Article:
Quick – what’s the largest organ of the human body? The heart? Liver? How about the brain?
None of these! Our largest organ isn’t even located inside the body. It’s our skin – that miraculous covering that’s constantly working to keep our body temperature stable and shields our precious internal systems from the perils of our environment, like the damaging rays of the sun, chemicals, and other pollutants.
Your skin and a disease called psoriasis
Psoriasis is a disorder of the immune system that shows up on the skin. Since the disorder can affect the skin of the feet, it’s something we’re quite familiar with here at Montgomery Foot Care Specialists. And since August is National Psoriasis Awareness month, we think it’s a perfect time to take a look at what psoriasis is and how it affects more than 7.5 million people in the United States.
So, our skin is made up of three layers – the epidermis, dermis, and subcutis. The epidermis is the outermost layer, made up of overlapping cells that are continually dying off and flaking off in order to make way for the living skin of the layers beneath.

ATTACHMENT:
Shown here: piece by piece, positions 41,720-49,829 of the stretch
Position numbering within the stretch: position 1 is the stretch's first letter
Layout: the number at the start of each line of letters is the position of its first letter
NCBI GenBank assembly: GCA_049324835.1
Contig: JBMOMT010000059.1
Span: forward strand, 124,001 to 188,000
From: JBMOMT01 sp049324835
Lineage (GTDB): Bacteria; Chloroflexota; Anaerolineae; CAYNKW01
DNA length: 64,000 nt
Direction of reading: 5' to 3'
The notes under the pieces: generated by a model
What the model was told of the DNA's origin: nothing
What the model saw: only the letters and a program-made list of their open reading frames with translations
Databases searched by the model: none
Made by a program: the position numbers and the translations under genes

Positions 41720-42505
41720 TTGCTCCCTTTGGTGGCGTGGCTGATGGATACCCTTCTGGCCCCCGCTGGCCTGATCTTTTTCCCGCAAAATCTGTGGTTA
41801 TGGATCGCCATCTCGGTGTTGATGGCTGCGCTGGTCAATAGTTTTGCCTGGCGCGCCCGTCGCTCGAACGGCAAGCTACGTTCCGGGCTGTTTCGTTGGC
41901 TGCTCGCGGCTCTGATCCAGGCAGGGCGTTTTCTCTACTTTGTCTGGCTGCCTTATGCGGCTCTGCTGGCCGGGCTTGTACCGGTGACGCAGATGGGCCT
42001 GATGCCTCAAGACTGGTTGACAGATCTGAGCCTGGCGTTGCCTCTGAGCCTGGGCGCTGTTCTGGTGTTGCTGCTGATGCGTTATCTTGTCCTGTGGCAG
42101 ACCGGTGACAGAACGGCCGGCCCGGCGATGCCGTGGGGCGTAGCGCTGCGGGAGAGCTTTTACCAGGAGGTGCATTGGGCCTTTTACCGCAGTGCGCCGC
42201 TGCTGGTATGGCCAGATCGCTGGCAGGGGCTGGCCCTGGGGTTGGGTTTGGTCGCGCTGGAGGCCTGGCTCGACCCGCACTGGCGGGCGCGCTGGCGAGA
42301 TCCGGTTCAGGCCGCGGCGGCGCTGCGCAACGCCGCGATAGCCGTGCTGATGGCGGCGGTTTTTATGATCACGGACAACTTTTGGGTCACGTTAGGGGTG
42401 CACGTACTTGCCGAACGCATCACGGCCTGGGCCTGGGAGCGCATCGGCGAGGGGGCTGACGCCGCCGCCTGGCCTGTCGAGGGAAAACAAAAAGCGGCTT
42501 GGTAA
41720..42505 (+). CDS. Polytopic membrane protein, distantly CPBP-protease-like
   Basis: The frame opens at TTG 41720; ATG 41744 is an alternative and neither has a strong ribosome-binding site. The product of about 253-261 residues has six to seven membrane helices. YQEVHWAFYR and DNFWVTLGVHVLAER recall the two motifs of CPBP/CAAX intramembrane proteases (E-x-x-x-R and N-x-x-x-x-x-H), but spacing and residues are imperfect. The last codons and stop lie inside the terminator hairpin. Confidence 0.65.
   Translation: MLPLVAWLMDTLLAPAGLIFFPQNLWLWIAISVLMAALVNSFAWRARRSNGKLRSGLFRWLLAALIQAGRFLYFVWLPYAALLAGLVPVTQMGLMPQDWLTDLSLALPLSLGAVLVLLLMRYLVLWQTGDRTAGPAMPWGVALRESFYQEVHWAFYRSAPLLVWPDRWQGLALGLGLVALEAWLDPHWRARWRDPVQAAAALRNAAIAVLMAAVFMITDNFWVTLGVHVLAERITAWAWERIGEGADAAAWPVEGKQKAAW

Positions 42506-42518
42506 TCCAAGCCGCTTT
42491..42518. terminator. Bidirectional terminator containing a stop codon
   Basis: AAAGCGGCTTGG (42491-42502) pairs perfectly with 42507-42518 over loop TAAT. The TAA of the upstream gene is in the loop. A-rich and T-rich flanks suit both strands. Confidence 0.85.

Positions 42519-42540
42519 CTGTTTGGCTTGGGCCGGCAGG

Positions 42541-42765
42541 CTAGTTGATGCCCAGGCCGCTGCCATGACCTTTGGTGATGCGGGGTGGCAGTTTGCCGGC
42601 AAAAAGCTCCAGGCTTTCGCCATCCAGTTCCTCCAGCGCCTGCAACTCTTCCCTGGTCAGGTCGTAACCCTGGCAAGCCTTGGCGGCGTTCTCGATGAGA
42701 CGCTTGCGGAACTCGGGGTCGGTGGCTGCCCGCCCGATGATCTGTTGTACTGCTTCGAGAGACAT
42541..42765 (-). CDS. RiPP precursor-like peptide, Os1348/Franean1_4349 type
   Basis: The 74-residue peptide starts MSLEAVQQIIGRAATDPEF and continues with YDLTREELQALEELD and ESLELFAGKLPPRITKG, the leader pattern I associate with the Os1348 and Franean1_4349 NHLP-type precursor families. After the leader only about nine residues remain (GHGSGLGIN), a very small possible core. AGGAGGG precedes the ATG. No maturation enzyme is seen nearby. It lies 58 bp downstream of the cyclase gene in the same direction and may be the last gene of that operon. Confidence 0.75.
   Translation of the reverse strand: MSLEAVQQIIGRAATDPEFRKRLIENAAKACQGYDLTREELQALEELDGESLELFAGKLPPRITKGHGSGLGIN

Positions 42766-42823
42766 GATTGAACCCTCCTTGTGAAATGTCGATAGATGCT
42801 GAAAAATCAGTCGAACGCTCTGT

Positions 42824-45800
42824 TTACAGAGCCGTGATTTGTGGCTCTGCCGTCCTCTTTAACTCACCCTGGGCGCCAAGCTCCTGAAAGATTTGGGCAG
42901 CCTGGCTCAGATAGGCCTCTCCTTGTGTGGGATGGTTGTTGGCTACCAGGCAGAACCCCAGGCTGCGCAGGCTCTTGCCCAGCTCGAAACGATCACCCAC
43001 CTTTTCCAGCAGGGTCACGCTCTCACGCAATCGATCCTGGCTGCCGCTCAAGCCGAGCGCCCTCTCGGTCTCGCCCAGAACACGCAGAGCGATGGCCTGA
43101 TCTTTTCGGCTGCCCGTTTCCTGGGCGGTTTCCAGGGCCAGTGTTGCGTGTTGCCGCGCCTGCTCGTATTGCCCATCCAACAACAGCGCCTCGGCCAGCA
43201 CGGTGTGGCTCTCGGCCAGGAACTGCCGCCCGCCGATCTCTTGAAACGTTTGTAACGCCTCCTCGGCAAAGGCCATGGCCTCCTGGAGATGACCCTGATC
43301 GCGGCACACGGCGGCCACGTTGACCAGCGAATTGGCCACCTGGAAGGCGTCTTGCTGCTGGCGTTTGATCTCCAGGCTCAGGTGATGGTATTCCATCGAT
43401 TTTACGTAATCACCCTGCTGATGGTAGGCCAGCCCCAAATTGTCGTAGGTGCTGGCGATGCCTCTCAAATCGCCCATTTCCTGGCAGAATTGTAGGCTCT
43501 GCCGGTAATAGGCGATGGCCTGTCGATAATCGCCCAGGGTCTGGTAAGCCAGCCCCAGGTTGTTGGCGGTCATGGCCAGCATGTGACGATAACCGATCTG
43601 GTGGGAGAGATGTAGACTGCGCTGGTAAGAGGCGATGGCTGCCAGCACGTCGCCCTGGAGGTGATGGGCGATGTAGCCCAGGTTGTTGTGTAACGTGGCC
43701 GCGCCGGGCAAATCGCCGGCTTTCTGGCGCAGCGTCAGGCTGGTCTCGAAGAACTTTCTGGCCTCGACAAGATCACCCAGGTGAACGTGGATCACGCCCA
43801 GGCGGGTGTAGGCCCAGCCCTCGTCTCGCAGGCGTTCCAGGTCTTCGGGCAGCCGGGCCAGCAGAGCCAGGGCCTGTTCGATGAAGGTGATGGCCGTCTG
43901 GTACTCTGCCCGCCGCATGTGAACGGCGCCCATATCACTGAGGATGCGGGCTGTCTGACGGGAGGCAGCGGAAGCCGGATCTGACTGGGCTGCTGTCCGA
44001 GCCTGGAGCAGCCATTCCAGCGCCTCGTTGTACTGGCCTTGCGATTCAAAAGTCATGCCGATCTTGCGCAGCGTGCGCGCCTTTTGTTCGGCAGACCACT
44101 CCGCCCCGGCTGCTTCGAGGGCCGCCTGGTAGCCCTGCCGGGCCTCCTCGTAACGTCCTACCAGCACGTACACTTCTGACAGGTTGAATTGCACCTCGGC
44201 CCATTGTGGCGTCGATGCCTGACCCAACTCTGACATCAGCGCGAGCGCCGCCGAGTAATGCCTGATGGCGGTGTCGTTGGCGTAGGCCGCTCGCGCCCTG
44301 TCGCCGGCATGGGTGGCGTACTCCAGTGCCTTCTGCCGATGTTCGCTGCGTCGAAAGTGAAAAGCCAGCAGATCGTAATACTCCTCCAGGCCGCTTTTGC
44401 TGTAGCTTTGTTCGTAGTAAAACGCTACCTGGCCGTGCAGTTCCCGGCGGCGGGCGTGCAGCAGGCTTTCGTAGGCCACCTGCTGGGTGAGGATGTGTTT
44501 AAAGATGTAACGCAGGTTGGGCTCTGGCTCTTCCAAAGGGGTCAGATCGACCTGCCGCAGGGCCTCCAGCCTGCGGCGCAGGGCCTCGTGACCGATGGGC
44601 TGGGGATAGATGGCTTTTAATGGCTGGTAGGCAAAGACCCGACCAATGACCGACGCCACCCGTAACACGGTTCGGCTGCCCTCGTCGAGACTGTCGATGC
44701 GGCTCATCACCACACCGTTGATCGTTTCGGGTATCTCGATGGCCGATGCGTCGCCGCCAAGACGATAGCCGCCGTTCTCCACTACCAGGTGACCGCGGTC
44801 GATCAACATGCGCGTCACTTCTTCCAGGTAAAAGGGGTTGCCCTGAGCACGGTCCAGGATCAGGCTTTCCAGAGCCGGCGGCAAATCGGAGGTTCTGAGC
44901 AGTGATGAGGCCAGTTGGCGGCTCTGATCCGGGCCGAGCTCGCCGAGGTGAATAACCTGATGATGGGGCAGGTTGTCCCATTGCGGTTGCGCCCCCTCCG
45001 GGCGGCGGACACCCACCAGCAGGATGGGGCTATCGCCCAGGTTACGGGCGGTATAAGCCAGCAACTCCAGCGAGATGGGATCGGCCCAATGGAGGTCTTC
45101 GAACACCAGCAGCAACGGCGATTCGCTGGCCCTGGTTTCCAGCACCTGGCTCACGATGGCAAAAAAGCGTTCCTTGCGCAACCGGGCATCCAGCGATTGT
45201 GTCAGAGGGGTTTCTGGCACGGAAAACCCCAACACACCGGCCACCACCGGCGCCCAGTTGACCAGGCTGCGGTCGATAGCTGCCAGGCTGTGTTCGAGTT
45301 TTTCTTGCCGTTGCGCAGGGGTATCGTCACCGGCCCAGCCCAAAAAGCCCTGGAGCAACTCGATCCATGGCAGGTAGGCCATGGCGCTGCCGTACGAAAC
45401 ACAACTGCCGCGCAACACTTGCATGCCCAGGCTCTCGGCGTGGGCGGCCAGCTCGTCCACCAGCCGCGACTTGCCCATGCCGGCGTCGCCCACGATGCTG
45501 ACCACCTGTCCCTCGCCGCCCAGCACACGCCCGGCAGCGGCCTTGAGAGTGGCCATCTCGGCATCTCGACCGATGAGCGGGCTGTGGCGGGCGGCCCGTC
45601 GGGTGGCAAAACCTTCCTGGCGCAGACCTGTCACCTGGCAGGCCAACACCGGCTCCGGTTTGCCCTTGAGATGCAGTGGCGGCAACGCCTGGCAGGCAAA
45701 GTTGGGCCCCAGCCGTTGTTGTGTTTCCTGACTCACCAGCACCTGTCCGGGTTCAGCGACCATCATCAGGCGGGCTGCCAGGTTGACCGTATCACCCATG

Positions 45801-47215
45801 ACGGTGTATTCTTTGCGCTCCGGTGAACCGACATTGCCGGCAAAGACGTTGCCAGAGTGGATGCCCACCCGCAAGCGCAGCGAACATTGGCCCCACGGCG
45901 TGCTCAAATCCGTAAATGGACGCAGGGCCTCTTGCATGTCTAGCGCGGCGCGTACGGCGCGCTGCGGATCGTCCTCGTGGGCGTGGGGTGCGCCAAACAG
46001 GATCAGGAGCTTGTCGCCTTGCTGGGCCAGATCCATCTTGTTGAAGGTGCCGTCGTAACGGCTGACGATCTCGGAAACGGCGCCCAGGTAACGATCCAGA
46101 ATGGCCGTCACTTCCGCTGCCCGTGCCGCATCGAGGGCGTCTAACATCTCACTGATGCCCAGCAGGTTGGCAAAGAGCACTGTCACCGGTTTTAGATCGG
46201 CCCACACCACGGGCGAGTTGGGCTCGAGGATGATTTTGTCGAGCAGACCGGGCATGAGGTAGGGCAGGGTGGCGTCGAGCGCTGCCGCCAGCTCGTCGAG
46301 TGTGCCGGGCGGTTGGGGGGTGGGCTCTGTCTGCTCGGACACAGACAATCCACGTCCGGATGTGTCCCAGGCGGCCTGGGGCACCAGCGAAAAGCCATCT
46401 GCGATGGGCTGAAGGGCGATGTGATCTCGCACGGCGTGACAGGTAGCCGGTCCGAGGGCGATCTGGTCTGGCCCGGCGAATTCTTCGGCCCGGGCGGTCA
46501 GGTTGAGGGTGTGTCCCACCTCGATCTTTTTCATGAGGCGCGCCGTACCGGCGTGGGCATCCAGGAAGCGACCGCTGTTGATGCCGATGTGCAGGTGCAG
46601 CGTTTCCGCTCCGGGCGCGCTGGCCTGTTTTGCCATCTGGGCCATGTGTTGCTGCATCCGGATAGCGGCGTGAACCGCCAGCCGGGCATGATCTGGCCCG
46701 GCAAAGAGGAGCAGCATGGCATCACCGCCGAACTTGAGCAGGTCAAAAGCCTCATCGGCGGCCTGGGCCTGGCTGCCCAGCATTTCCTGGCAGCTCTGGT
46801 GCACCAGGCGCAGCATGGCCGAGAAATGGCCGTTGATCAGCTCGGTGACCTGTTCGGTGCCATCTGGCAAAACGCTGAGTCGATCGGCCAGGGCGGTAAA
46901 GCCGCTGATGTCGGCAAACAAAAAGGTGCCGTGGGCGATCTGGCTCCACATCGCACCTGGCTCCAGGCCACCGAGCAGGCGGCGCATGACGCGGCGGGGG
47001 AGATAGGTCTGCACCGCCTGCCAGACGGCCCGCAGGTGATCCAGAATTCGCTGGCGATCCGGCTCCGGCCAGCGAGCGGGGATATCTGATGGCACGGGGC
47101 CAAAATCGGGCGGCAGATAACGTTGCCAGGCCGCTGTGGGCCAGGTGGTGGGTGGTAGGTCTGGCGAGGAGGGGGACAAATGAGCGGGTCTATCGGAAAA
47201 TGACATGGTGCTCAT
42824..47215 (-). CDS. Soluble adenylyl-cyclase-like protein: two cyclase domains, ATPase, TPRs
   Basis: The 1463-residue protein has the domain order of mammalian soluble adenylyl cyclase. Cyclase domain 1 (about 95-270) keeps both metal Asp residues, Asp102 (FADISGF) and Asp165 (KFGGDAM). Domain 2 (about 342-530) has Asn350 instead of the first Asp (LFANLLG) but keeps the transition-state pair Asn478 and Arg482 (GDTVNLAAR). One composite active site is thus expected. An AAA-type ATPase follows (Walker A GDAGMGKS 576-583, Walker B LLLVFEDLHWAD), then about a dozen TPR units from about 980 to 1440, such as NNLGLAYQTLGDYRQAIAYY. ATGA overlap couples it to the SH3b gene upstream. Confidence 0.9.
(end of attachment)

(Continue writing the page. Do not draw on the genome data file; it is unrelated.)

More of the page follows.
With plaque psoriasis – the most common form of the disease – something goes haywire with skin cell production. Normally, it takes 28-30 days for skin to regenerate. Plaque psoriasis greatly accelerates that process and the skin churns over too quickly. New skin cells push upward in as little as 3-4 days, but your body isn’t able to shed the dead skin cells that fast. Cells heap up on top of each other, forming red patches on the outside of the skin.
The effects of psoriasis
Psoriasis causes physical effects. The thick red patches, called plaques, are itchy, painful, and flaky. Sad to say, psoriasis can also cause psychological pain. Sufferers of psoriasis will tell you that they spend a lot of time and energy
- hiding their plaques
- avoiding social events
- assuring others that the disease isn’t contagious (which is true and important for non-sufferers to note: psoriasis is not contagious)
Psoriasis and athlete’s foot share some of the same symptoms, so if you notice itchy, red patches on your feet, contact our expert podiatrists, Dr. Heidi M. Christie and Dr. Chanda L. Day-Houts, for an evaluation. If an examination and full medical history reveal psoriasis or athlete’s foot, we have many topical and internal medications to control them.
For prompt, professional evaluation of the organ that protects your feet, give us a call at our office in Montgomery, Alabama, at (334) 396-3668.